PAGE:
A Blog from Amman, Jordan, Online Since 2004.

Cuisine time

(Ok, this must be the very first time I feel like writing about local cuisine, I guess because I’m hungry or something.)

(random image of the internet of shushbarak)

Today, my grandmother made one of very favorite dishes in the world, Shushbarak, also called “Taeyet il Yahoodi” which literally translates to “the helmet of the Jew” (the little stuffed pies really do look like helmets). It is basically some sort of pasta stuffed with minced meat (exactly like ravioli) and soaked in garlicy, cilantro-filled laban (yogurt sauce). It’s quite yum.

I’m not exactly sure of the extent of how local it is, according to Wikipedia, it’s a Lebanese-Palestinian dish, but I will assume that it is Levantine/Turkish (does anyone know more on that?)

I think that studying cuisine is the one of the most amusing ways of studying a culture. For example, after quick Googling, I realized that shushbarak is not only Levantine/Turkish, it’s actually Southern Midetteranean. In Greece it’s made with halloumi cheese rather than yogurt, in France it’s made with goat cheese, in Italy it’s ravioli. Interestingly enough, according to food historians, ravioli-style dishes are a Medieval invention, where in Christian cultures they were often served with cheese during Christian Lent and other meat-abstaining days. Keeping in mind that in terms of Arab cuisine, the dish is only known in the Levant, could Shushbarak be a remnant of what was a Byzantine influence?

The other thing that popped into my head while Googling Shushbarak is how no one really understands how different the various Arab regions are, sometimes assigning the term “Arab” to only one region and ignoring the rest. For example, the Wikipedia entry under “Arab Cuisine” says the following, “Arabian cuisine today is the result of a combination of richly diverse cuisines, incorporating Lebanese cooking, Indian cooking…” I mean, last I’ve heard, Lebanese cooking, which I will refer to as Levantine, is Arab. Similarly, cuisine in our part of the world doesn’t have much or even any Indian influences.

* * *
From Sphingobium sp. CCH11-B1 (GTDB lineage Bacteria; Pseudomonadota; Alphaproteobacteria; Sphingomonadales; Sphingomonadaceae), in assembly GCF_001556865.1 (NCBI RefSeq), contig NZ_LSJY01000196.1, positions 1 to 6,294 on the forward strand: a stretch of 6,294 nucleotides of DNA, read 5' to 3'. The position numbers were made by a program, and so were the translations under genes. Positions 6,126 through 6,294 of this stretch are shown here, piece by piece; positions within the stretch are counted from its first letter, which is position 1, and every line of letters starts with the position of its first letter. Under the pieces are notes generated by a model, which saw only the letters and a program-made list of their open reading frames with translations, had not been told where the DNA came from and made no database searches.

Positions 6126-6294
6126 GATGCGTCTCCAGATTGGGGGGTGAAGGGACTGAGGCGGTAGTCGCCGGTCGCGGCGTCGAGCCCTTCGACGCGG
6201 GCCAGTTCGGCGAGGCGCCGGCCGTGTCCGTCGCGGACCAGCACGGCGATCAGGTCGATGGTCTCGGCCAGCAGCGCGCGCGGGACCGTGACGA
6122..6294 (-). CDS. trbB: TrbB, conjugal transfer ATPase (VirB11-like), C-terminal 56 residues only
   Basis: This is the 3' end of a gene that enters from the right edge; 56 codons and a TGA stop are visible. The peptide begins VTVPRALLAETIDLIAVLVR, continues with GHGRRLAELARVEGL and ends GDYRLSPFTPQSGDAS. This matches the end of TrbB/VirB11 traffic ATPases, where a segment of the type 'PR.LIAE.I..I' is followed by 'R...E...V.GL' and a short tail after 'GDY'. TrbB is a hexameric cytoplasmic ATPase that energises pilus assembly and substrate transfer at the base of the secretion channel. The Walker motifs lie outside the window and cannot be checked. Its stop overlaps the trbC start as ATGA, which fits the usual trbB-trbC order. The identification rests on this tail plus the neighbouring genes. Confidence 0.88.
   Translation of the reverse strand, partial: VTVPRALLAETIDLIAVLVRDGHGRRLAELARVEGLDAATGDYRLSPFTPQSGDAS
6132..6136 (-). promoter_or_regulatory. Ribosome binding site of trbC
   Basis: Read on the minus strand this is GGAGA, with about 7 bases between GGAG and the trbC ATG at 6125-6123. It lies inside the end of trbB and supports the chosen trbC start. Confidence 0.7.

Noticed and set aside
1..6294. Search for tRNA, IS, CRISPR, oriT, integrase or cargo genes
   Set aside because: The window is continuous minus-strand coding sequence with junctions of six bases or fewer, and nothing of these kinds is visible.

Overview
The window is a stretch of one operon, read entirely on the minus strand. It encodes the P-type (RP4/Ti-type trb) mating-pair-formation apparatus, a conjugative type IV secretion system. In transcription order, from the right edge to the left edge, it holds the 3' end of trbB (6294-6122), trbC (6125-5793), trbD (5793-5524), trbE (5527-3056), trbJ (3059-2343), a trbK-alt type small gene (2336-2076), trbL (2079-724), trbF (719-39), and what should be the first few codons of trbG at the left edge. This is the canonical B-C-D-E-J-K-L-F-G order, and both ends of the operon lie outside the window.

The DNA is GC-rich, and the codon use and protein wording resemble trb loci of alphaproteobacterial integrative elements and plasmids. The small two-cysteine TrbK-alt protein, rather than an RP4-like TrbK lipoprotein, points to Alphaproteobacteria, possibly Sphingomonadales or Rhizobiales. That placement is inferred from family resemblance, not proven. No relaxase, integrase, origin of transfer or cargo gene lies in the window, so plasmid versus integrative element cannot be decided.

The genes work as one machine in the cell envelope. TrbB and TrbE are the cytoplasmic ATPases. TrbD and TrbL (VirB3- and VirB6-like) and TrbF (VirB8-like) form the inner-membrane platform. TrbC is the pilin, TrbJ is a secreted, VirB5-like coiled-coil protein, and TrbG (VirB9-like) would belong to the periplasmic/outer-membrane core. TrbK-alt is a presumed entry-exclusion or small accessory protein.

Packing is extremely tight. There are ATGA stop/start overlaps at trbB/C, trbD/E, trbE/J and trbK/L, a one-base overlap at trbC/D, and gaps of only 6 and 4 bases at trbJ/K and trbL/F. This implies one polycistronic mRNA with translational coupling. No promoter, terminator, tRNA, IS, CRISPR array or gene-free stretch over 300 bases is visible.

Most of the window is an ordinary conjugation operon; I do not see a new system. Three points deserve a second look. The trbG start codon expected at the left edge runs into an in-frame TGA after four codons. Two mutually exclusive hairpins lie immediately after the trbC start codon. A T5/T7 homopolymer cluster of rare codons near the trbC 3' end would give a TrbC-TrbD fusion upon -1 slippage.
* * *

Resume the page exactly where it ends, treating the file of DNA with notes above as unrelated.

Ok. Enough about that. I’m anxious about tomorrow. I can’t imagine travelling without reservations and I really have a feeling that it won’t work…




On being an airhead


  1. Relbas

    I love shishbarak…i miss eating it:(

  2. Interesting! We want to receipe too :-) The one from you grand mother :-)

    Actually, you are right about how cuisine reflects cultures. Not only from one country to another but also in different regions of the same country.

    About arab cuisine: it can be very very different. My husband is Jordanian/Palestinian and I am Tunisian and I can tell you our foods are way different. Palestinian food tends to use a lot of dairy products and lemonish taste where as tunisian food is usually red (tomatoe-based) and spicy. I love both! :-)

  3. moi

    i always knew shushbarak and ravioli were related! sa7tain, that looks delicious :)
    [going to tell mama to make me shushbarak]

  4. I don’t like shushbarak, ya3ni its 3ajeen ma’3li eh! :P

  5. o also good luck with the travel thing :)

  6. mmmmmm,me want some!

  7. et

    We have a dish with very similar name (shushba)
    in East Turkistan but the pic I saw was not indicating the same dish of our country please visit to see our ET dishes
    and we invite you to our blog site
    Zia Uygur

  8. Shishbarak is one of the greatest dishes that take a long time to prepare and so little time to eat :)